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Ranking the USMNT Talent Pool: Left Backs

With the game of soccer currently on hold around the world, it is a good time to take stock of the U.S. Men’s National Team talent pool as we wait for the sport to resume.

SBI is taking a closer look at each position in the USMNT player pool, ranking the top options, based both on recent form, and potential.

Up next are the left backs, the players who will be looking to help fill a long-standing void at a position that hasn’t had a dominant presence very often for the USMNT.

That could be changing now that Sergino Dest has chosen to play for the United States, and now that there are a wave of exciting left back prospects making their way up the club ranks. At the moment there are more high-level left back prospects in the USMNT pipeline than ever before, and while some of them may not be ready to make a serious push for the 2022 World Cup, at least a few of them should be able to make good cases in the next three years.

It will be interesting to see how Berhalter handles the position in the new year. We saw some older players log time at left back in 2019, with Tim Ream and Daniel Lovitz earning regular call-ups, but this year should see younger candidates earning the majority of the minutes.

Ream is left off the list due to his age, and this lists’s focus being on long-term prospects. The reality is Ream could very well still be a part of Berhalter’s plans when World Cup qualifying begins, but Ream will be 35 when the 2022 World Cup kicks off, making his involvement highly unlikely by that point.

Here are the Top 10 left back prospects in the USMNT pipeline:

Sergino Dest

The Ajax fullback is arguably the best USMNT option at both right back and left back heading toward 2022, but left back should be where he settles until the youngsters in the pipeline are ready to push him to the right.

The 19-year-old will continue to face stiff competition for minutes at Ajax, but he is a safe bet to stay in Gregg Berhalter’s lineup even if he hits some rough patches with his club team.

Antonee Robinson

An Everton academy product, the English-American defender left the Liverpool club on a permanent move to Wigan last summer and has established himself as a regular starter for the Championship side.

Robinson earned seven caps over two years, but failed to make the Gold Cup team last summer, and has yet to be called back in since that disappointing stint. The new year began with a whirlwind transfer saga involving AC Milan, but Robinson’s proposed move was halted by what was later discovered to be a heart defect. He has been out of action since the defect was discovered, and he is set to undergo a procedure to address his condition.

Chris Gloster

A standout starter on the U.S. Under-20 World Cup team last summer, Gloster is a natural left back who brings excellent attacking qualities to the position and is the same age as Dest.

The PSV fullback is still waiting to make his first-team debut, but he has pushed his way into the squad at Jong PSV after just arriving in the Netherlands from Hannover last summer.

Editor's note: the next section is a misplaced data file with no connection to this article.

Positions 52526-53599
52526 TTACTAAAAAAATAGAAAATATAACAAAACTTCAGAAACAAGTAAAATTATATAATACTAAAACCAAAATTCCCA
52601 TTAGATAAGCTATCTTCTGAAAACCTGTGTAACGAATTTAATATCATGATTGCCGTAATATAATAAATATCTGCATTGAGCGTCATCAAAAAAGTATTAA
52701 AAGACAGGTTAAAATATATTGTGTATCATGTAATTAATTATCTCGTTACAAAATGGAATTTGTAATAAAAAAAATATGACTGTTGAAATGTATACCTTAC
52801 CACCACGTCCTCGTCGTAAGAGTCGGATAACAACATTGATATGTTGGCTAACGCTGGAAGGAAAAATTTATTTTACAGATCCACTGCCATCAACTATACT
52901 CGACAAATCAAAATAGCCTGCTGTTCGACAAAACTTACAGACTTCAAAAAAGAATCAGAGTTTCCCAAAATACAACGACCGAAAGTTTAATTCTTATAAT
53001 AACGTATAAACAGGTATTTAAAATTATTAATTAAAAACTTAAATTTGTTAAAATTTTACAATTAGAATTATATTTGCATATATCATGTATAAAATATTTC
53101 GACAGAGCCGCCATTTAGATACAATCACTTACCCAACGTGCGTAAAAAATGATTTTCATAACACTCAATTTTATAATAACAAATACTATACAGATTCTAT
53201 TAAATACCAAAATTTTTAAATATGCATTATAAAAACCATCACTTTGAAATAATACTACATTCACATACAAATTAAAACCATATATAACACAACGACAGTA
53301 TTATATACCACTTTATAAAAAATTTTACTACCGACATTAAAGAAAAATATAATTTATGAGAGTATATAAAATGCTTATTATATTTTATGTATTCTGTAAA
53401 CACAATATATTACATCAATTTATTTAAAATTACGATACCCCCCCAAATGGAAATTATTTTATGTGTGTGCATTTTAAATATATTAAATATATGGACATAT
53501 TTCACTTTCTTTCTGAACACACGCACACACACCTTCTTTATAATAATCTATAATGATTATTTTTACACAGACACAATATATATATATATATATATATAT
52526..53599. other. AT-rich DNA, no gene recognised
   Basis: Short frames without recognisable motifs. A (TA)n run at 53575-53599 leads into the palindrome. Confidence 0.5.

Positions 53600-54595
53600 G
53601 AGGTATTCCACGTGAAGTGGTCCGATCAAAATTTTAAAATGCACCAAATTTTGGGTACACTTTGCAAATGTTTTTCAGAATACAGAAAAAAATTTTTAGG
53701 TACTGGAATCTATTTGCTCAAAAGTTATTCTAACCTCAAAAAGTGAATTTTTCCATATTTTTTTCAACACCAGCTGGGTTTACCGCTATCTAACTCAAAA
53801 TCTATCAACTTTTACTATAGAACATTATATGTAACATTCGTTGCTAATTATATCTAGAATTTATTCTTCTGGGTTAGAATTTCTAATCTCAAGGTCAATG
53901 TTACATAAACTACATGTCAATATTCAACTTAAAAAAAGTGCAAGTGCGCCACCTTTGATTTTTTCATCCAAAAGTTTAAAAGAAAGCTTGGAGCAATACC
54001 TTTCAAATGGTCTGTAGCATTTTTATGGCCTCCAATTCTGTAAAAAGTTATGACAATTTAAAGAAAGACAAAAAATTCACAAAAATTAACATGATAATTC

Chase Gasper

A player who wouldn’t have been on this list at all a year ago, Gasper broke through with an impressive rookie season with Minnesota United, establishing himself as a strong defender and capable ball-handler worthy of a look from Gregg Berhalter.

As a result, Gasper has been called into the January camp and will be in contention for a place on the Olympic qualifying squad. The 22-year-old has a chance to create some distance between himself and the younger players on this list.

Sam Vines

A player who made the most of his chance to develop his game in USL, Vines clocked 29 games with the Charlotte Independence, which helped put him in position to be a factor in 2019 with the Colorado Rapids. The result was 26 appearances and a solid first season as the Rapids’ starting left back.

The 20-year-old left back earned a USMNT call-up to the January camp, giving him a chance to impress Berhalter and try to stake claim to the left back job on the Olympic qualifying team.

Ryan Hollingshead

The FC Dallas veteran is one of the more underrated fullbacks in MLS, with the converted winger thriving in 2019 as an effective weapon at left back. The 28-year-old is a better attacker than defender, but has shown steady improvement on the defensive side of the ball.

Hollingshead hasn’t received a USMNT look before, and he’s turning 29 in April, which puts him on the older side for a chance at the 2022 World Cup.

Kobe Hernandez-Foster

One of the standouts on the U.S. Under-17 World Cup team, Hernandez-Foster didn’t have a chance to show his qualities as a left back due to his run in central defense, but he is a teenager with a bright future.

Will that future keep him with the LA Galaxy, or will he head elsewhere when he turns 18? There have been rumblings that he plans on signing with Bundesliga side Wolfsburg, and following the trail blazed by fellow Galaxy academy product Ulysses Llanez.

George Bello

A year ago Bello was looking at a very exciting year ahead, but injuries left him sidelined for a large part of 2019, thwarting his chance to truly break out.

Will 2020 be Bello’s chance to become Atlanta United’s first-choice option at left back? It is easy to forget how young he is (Bello turns 18 later in January), but the good news is he should be able to find regular starts with Atlanta’s USL affiliate if Frank DeBoer decides he isn’t ready for the first team.